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HR News Round-up 

February 2016 
 
2016 has gotten off to a fairly slow start in terms of employment news, so a little later than expected, please find below our first round-up of what's going on in the world of HR... 
 
Cases of Interest: 
'Drunken Employees' 
 
The issue of drunkenness at work has been prevalent in the news since the turn of the New Year; from the very serious case of a school bus driver who was caught driving whilst over the drink-drive limit, to perhaps the more ridiculous, with a story concerning TVs This Morning’s presenters… 
 
In the first case, Jeffrey Owen from Wales was stopped after he was spotted by a member of the public with a can of Strongbow cider in his hand before going into a shop to buy more alcohol and then returning to his bus, where he was driving a group of sixth-form students between schools for lessons. When Mr Owen was stopped, the Police Officer, having smelt alcohol on his breath, attempted to take a breathalyser test which was refused by Mr Owen who swore at the Officer as he refused to comply. He was later found to have 118mgs of alcohol per 100ml in his urine sample; the legal limit being 107 mgs of alcohol per 100ml. 
 
The mitigation presented by Mr Owen’s defence team was that he had been under considerable stress having experienced a number of bereavements amongst his family members and friends. As a consequence, he escaped a custodial sentence and was given an 8-week suspended prison sentence, 16-month ban from driving and ordered to undertake an alcohol rehabilitation course. 
 
The media has only reported on the criminal aspects of the case, so it is not known what the impact of this has been on his employment; but it would seem inevitable that his employers would have considerable grounds to dismiss him for gross misconduct… 
 
At the other end of the spectrum; trending on social media has been the story of Philip Schofield and Holly Willoughby who turned up on the set of This Morning on the day following the National Television awards, clearly still drunk and wearing their clothes from the night before…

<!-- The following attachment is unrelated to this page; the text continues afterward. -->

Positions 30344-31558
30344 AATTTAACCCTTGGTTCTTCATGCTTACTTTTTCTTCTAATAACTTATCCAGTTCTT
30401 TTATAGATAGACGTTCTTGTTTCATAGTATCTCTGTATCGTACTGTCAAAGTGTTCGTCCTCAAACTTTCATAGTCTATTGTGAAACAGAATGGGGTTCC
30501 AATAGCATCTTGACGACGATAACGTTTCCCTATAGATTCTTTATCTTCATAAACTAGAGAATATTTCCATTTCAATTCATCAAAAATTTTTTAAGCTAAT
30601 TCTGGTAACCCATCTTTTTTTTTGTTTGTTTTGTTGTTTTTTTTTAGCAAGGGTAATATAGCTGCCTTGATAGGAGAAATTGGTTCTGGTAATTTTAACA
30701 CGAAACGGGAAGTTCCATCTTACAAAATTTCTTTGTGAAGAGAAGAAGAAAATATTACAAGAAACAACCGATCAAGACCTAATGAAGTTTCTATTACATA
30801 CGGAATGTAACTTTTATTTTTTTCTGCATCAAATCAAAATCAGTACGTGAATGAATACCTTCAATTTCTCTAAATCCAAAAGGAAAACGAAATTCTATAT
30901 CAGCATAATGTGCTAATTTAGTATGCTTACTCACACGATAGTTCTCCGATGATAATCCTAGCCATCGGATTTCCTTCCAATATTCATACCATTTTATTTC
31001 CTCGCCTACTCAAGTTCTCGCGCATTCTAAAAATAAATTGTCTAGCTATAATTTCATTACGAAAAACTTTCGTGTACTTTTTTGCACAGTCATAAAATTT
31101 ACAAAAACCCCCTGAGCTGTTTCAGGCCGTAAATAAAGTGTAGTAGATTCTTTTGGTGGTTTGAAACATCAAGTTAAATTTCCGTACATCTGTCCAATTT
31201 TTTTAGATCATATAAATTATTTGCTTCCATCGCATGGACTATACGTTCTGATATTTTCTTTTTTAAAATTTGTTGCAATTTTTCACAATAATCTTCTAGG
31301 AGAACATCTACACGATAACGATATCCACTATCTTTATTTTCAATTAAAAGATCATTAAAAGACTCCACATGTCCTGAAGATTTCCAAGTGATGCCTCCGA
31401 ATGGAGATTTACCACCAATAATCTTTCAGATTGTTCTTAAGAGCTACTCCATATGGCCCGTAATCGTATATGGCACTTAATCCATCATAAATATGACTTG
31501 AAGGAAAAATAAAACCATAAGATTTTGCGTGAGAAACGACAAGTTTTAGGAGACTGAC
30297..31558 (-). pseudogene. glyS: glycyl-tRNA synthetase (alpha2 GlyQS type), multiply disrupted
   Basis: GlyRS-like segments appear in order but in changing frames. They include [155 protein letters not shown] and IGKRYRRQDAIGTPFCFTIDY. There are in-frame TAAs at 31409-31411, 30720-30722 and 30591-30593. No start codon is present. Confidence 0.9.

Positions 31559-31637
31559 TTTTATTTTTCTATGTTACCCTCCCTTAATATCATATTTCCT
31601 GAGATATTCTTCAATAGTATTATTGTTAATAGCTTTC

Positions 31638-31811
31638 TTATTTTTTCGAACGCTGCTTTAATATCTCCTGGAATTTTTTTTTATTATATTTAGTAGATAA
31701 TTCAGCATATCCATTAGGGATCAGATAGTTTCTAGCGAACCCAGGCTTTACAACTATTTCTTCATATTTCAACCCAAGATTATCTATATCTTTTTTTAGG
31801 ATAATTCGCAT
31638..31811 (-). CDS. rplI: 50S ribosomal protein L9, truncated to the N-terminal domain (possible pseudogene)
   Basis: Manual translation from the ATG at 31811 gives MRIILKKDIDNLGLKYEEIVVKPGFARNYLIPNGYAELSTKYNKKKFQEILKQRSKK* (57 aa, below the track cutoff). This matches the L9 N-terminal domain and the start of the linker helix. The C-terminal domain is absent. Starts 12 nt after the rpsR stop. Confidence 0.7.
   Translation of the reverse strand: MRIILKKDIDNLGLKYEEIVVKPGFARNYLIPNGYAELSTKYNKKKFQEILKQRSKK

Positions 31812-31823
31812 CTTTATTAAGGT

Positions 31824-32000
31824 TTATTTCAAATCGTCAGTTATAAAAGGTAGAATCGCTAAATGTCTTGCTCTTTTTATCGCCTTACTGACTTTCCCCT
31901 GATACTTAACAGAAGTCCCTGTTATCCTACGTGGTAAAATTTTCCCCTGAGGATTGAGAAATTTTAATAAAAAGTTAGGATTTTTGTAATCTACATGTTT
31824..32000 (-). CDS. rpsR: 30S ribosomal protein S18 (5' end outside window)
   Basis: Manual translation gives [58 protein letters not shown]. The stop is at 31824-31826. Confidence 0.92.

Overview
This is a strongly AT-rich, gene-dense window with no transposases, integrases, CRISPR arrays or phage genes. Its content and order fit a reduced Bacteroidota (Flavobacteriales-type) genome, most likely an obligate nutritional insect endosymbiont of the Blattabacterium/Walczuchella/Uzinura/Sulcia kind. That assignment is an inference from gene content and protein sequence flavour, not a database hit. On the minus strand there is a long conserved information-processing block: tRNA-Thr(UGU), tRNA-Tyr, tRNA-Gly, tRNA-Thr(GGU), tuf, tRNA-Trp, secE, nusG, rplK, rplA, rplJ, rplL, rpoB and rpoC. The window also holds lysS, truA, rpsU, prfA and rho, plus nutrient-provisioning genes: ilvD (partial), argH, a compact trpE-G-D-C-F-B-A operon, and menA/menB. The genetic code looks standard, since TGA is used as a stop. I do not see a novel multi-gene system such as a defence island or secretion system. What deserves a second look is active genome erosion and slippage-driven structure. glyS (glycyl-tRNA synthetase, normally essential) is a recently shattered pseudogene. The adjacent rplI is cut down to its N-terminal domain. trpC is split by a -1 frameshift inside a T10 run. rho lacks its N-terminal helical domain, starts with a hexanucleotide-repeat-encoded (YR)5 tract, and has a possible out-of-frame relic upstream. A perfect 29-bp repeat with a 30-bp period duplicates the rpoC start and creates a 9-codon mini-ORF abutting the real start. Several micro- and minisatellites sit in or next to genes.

There are considerable differences between the two incidents and obviously, the presenters’ attendance at work in such a state did not put anyone’s life at risk. However, from the employer’s point of view in this case, there is the issue of reputational damage and viewers complaining about them setting a bad example… 
So far, nothing has been reported about any consequences for them, but in an era when social media is such a powerful force, it is likely that this will follow them around for some time to come and to prove the point, check out the YouTube video… 
 
In an employment context, there is a balance to be struck when it comes to dealing with employees and alcohol; on the one hand there is the scenario where drunkenness at work is a straightforward case of misconduct which has to be handled via the disciplinary procedure.  
Video courtesy of YouTube 
But on the other hand, there are also cases where an employee’s behaviour may mask a deeper issue of well-being, for example where there are signs of alcoholism or cases where employees are using alcohol as a means of ‘escapism’ from stressful situations in their work or personal lives and in these instances, there is a need to be more sensitive in their handling. 
 
What is key though, is that employers have clear policies and guidelines in place to handle the issue of drink and drugs, including legal-highs, in the workplace. 
 
Pay Inequality 
 
Much has been reported about the ‘gender pay gap’ over many, many years in the media and at some point this year, we will see the introduction of mandatory reporting of gender pay gaps for employers with over 250 employees. However, a new survey conducted by the Trades Union Congress (TUC) has found that graduate workers who identify themselves as being from a black and minority ethnic (BAME) group earn an average of 23% less than similarly qualified workers who identify themselves as white.